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Barbara Haas, associate dean of the University of Texas at Tyler College of Nursing and Health Sciences School of Nursing (left); upperclassman nursing students Blakely Trotter, Ryan Graham and Michael Davis; and Undergraduate Clinical Instructor Angela Preston stand for a photo following the university's announcement of offering summer nursing courses to help combat the shortage of nurses in the region Thursday, Aug. 15, 2019, at the University Center building in Tyler. (Cara Campbell/Tyler Morning Telegraph)

The University of Texas at Tyler is enacting a tri-semester system this year in its nursing program, officials announced Thursday.

The move is designed to allow the university to increase nursing enrollment and help nursing students graduate more quickly.

Officials said this will help close the gap of a shortage of nursing students in the state.

Core nursing curriculum classes had been offered during the fall and spring semesters. Under the new system, classes will also be offered during a summer semester.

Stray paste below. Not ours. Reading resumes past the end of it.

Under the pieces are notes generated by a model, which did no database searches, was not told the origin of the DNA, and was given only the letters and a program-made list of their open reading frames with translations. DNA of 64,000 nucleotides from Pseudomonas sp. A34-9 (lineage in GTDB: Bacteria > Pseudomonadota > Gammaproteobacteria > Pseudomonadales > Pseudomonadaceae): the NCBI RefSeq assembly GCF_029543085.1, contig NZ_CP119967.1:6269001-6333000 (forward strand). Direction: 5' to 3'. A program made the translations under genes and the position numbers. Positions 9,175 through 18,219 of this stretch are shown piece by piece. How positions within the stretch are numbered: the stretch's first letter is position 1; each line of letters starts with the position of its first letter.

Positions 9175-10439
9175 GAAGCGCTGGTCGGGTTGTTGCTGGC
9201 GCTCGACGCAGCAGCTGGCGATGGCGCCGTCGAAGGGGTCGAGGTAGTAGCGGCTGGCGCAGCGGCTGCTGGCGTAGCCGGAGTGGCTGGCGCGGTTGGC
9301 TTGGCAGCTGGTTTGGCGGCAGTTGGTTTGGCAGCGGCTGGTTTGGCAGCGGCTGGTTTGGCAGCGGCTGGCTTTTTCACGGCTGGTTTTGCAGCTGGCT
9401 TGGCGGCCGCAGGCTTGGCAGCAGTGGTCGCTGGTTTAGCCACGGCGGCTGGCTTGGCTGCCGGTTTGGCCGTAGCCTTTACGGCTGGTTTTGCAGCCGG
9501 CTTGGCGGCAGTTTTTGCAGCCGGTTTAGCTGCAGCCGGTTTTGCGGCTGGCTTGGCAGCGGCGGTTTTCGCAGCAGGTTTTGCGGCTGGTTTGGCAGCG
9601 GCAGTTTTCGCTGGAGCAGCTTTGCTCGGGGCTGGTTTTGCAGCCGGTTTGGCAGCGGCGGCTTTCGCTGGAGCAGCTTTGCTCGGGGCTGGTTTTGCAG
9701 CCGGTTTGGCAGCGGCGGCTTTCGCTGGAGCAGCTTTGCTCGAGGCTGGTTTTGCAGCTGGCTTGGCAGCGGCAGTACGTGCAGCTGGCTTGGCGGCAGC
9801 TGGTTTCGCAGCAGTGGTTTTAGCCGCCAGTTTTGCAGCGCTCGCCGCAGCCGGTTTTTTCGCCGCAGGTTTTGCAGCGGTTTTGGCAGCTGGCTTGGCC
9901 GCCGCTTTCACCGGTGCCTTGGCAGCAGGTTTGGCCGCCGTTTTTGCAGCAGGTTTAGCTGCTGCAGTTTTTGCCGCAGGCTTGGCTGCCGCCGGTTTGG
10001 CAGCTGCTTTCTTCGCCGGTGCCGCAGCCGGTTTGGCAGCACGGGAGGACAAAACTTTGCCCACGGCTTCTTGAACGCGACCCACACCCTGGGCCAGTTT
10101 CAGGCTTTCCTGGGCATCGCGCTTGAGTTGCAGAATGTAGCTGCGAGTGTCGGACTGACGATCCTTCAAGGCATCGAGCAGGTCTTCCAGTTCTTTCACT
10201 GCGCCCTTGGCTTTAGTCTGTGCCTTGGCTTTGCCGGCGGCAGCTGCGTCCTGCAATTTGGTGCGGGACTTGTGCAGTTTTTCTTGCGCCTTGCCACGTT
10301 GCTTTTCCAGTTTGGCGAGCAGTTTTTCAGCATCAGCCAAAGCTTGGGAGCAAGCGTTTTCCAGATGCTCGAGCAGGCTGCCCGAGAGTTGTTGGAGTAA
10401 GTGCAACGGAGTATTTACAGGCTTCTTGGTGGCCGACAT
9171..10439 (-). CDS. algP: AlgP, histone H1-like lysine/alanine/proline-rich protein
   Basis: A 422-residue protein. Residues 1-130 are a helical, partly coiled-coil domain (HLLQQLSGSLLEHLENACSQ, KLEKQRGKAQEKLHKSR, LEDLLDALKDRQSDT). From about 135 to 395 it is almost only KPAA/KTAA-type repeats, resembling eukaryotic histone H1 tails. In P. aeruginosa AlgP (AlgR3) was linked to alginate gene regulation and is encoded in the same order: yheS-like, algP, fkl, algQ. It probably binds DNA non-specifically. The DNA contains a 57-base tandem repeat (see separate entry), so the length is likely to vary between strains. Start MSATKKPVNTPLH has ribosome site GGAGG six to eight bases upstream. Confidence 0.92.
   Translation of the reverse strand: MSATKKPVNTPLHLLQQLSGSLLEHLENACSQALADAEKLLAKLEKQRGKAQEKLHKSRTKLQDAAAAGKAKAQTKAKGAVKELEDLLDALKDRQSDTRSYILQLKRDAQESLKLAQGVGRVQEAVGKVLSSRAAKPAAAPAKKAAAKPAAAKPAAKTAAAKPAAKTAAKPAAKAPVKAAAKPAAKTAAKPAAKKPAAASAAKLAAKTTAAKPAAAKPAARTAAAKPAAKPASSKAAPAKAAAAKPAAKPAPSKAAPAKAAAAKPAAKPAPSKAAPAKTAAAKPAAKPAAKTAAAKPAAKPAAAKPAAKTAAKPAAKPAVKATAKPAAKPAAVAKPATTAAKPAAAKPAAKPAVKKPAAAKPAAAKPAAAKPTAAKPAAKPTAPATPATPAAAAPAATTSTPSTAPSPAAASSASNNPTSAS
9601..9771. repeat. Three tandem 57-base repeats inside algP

Dr. Barbara Haas, associate dean of the College of Nursing and Health Sciences, said the nursing program has turned away about half of qualified applicants because it does not have the capacity to accept more students.

The tri-semester system will allow the college to enroll about 180 more students each year. This represents a 50% increase in enrollment, she said.

Students who choose to take classes in the spring, summer and fall semesters without a break will be able to graduate sooner, she said.

Beth Neidlinger, a representative of Christus Good Shepherd Health System, praised the decision as a “very progressive and strategic move.”

Having a larger pool of nurse applicants will help hospitals and clinics fill vacancies quicker, she said.

Shannon Allert, a nursing student at the university, said at the news conference that the plan will allow her to earn her nursing degree faster.

“That is pretty cool,” she said.

“We are very excited about this,” said Dr. Yong Tai Wang, dean of Nursing and Health Sciences.

Wang noted that UT Tyler’s nursing program has received recognition for excellence on a national level.

“We are very proud of our program,” he said.

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